A salamander is an amphibian with close physical similarities to a lizard! Gerrymandering, which has been defined as “...the process of dividing up and redrawing districts to give your political party an advantage,” results in an uneven electoral field. It is accomplished by either packing or cracking a constituency. When packing a constituency, ruling governments neutralise the opposition by making sure the new boundaries put the opponents’ supporters into as few districts as possible.

The cracking takes place when the strongholds of the ruling party are divided into as many pieces of electoral districts as possible. It has been employed by many African countries to reconfigure wards and constituencies in favour of the ruling parties while diluting the influence and strength of the opposition. Significantly, the justification for a delimitation exercise is always that it is in aid of efficiency as it ostensibly facilitates service delivery.

In the run-up to the 2008 general election in Zimbabwe, according to an independent report, the country was redrawn into 210 Lower House constituencies. “Of the 90 new Lower House constituencies, a massive 62 were drawn up in ZANU PF’s rural strongholds with only 28 given to urban constituencies where the opposition draws most of its support.” Commenting on the results of the delimitation exercise at the time, spokesperson of Morgan Tsvangirai’s Movement for Democratic Change(MDC), Nelson Chamisa said, “It is made more sinister because while cutting constituencies and drawing up boundaries in such a way that our support is diluted, the delimitation process increases the number of constituencies in ZANU PF rural power bases.”

There are concerns that, if the proposed increase of constituencies is intended to save the BDP from losing the 2019 general election, the inevitable delimitation process will be used to manipulate the exercise in favour of the BDP. For instance, more constituencies would be created in the BDP strongholds while opposition party strongholds get less constituencies.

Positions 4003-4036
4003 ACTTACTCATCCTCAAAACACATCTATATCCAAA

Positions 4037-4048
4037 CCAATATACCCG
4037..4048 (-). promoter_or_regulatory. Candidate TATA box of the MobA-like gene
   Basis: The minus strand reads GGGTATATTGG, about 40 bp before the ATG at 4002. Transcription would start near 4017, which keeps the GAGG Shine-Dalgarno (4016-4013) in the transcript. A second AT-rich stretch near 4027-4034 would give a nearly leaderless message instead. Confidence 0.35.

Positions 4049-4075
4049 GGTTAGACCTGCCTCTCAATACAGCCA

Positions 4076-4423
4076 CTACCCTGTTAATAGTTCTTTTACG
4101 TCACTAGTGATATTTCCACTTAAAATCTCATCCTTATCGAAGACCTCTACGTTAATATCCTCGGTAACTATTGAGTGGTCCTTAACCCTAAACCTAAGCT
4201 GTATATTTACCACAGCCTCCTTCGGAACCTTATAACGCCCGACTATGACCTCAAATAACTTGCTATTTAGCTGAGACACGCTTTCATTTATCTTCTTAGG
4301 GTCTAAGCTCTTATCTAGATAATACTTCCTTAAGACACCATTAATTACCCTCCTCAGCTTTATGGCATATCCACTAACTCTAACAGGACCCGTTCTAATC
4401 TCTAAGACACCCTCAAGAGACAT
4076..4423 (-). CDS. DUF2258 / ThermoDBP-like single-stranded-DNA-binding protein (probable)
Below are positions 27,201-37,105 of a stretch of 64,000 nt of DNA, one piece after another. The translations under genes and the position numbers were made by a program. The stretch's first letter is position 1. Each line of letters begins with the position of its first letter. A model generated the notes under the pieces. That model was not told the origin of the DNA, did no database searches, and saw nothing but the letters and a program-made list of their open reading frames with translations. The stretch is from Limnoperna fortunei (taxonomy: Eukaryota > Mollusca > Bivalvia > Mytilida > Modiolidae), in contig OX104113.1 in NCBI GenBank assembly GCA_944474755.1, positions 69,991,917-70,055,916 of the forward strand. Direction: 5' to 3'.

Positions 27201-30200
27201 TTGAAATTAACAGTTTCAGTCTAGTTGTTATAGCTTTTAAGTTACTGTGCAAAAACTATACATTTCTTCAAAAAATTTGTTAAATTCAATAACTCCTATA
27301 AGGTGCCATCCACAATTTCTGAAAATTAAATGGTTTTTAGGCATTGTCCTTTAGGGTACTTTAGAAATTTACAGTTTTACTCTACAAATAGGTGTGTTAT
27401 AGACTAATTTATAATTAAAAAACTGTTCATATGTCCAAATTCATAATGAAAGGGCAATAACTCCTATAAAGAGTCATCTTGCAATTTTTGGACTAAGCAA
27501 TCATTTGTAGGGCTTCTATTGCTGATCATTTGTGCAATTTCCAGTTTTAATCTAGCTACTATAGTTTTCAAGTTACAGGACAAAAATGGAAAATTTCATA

University of Botswana(UB) political science lecturer, Professor Zibani Maundeni said in an interview that he had always advocated for the creation of more constituencies and hence more MPs. “My reasons have got nothing really to do with service delivery. The expansion of parliament would alter the balance of power between the backbenchers and the executive. We have a very weak parliament because only a few of them are back benchers.

If you bring more MPs it means a stronger parliament because there will be more backbenchers,” said Professor Maundeni. Asked about the possibility of gerrymandering, he replied that his hope is that the checks and balances in place would preclude such electoral shenanigans. “For example, after parliament decides on the quota, the electoral commission, which consists of High Court judges, takes over.

Should they allow themselves to serve partisan interests, that would be unfortunate indeed,” explained the Professor who however admitted that the recent appointment to the judiciary of persons allegedly aligned to the establishment bodes ill for our democracy.